A boss without boundaries who expects you to repeatedly stay late regardless of corporate policy. Let your boss know you have obligations which require you to be home by a certain time. Eventually, individuals who take advantage will stop if you institute boundaries. If they do not, only time will tell if this is not the proper work environment for you.

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4. Listen to Your Inner-Voice:

We often ignore our inner voice which alerts us to trouble in the very beginning stages of our relationships.

A friend who tends to criticize. A boss who lacks respect. A new love who doesn’t treat you the way you deserve to be treated.

Down deep this has been nagging at you from the beginning but you have disregarded your misgivings.

We go beyond our best instincts because we love to see the best in people. 

The dilemma? Choosing to continue to ignore your inner voice and see the best in an individual can eventually bring about your worst. 

You may begin to criticize this person, complain about them or get angry with them.

5. Sometimes You Have to Walk Away:

Change is difficult and letting go of people can seem impossible yet it is sometimes for the best.

Another reason to listen to your inner voice as soon as it speaks.

It is far easier to separate from a person before you become overly attached.

Just because you have known someone since childhood, worked at a job for twenty years, are related or married does not mean they are healthy and happy relationships.

Walking away doesn’t have to be extreme or mean in nature. It could mean quietly distancing from someone or it could mean limited contact rather than cutting all ties. Whatever promotes an environment where you can appreciate and love this person for who they are without frustration.

If it is in fact, someone who is not at all healthy for you or a friendship which has run its course then by all means, walk completely away.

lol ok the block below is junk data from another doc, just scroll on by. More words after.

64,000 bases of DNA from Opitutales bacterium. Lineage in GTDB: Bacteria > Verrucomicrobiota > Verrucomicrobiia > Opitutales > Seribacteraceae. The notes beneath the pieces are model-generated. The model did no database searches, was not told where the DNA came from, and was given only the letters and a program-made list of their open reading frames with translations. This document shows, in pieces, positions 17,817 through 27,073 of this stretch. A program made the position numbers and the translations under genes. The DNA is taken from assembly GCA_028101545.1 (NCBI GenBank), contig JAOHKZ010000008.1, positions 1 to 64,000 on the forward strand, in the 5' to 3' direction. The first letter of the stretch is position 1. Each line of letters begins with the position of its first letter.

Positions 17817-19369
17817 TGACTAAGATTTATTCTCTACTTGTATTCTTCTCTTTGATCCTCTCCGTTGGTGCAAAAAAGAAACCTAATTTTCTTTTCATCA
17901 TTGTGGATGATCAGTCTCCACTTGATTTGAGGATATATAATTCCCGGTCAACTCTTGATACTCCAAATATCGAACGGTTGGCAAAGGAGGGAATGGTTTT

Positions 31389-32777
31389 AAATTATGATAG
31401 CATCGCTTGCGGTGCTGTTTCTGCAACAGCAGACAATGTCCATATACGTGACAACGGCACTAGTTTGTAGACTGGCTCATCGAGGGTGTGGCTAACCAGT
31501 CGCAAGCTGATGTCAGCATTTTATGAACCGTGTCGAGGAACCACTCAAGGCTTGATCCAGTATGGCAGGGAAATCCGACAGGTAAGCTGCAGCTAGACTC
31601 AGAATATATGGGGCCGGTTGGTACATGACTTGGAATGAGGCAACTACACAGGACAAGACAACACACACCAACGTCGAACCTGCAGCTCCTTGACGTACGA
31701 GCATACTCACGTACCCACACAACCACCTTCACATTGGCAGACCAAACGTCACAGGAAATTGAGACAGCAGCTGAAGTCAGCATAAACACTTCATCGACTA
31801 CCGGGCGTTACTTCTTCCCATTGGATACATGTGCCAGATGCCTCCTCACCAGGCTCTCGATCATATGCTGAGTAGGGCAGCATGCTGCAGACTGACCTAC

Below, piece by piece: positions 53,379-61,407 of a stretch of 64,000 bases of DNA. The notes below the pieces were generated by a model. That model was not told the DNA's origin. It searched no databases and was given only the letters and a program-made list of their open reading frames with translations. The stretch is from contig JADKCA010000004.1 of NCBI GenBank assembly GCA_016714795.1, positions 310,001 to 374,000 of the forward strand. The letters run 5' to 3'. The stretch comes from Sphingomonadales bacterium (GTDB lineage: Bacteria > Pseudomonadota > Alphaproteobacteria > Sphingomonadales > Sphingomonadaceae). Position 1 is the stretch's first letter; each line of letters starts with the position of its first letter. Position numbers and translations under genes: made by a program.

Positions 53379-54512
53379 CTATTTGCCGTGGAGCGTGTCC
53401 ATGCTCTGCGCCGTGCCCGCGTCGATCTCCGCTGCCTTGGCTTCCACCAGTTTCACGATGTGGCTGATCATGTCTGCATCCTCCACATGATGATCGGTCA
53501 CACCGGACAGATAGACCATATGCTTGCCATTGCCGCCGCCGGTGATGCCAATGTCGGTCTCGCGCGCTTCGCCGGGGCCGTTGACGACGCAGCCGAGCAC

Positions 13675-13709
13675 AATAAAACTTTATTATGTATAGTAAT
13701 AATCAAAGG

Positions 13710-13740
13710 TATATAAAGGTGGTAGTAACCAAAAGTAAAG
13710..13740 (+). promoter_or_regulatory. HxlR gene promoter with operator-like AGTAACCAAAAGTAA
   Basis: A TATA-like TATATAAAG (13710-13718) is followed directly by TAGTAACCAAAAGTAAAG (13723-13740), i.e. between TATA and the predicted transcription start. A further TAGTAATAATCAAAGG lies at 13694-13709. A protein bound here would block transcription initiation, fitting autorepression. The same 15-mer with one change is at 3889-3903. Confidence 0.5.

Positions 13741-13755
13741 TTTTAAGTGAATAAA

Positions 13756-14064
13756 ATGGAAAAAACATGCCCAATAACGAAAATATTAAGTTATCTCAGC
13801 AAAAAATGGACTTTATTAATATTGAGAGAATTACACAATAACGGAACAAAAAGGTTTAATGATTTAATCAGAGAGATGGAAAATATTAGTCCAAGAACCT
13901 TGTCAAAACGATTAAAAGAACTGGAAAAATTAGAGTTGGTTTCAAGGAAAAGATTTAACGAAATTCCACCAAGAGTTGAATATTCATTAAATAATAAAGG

6. Create a List of Your Personal Boundaries and Values:

Make a list of what you value and will tolerate in a relationship.

If honesty, loyalty, and respect are crucial to you it quickly weeds out those you do not desire to spend time with. 

You can’t make others have your value system and you can’t make another person respect your boundaries.

Therefore, you need to gravitate to those who already share your same belief system and respectful individuals who cherish you enough to listen to your boundaries.

This is the same for all relationships in life, be it romantic, friendship or workplace.

7. Relationship Self-Improvement:

Invest in some wonderful relationship books, such as Steven Covey’s The 7 Habits of Highly Effective Families or Gary Chapman’s The 5 Love Languages.

Enroll in classes which teach great communication or check with your church and register for their enrichment classes or retreats.

Focus on tools which promote truly great relationships, such as respect and communication and build upon your knowledge in these areas. 


This is a great beginning to empowering yourself in the New Year and learning the power you have to improve your personal and professional relationships.

Change and self-reflection require dedication and an open mind. 

It takes a brave individual to turn the mirror back on themselves rather than project all of their relationship misfortunes on the other person. In doing so, you will not only enhance your relationships but discard the ones which are far too unhealthy to carry forward in the New Year.

(Photo courtesy of Pexels )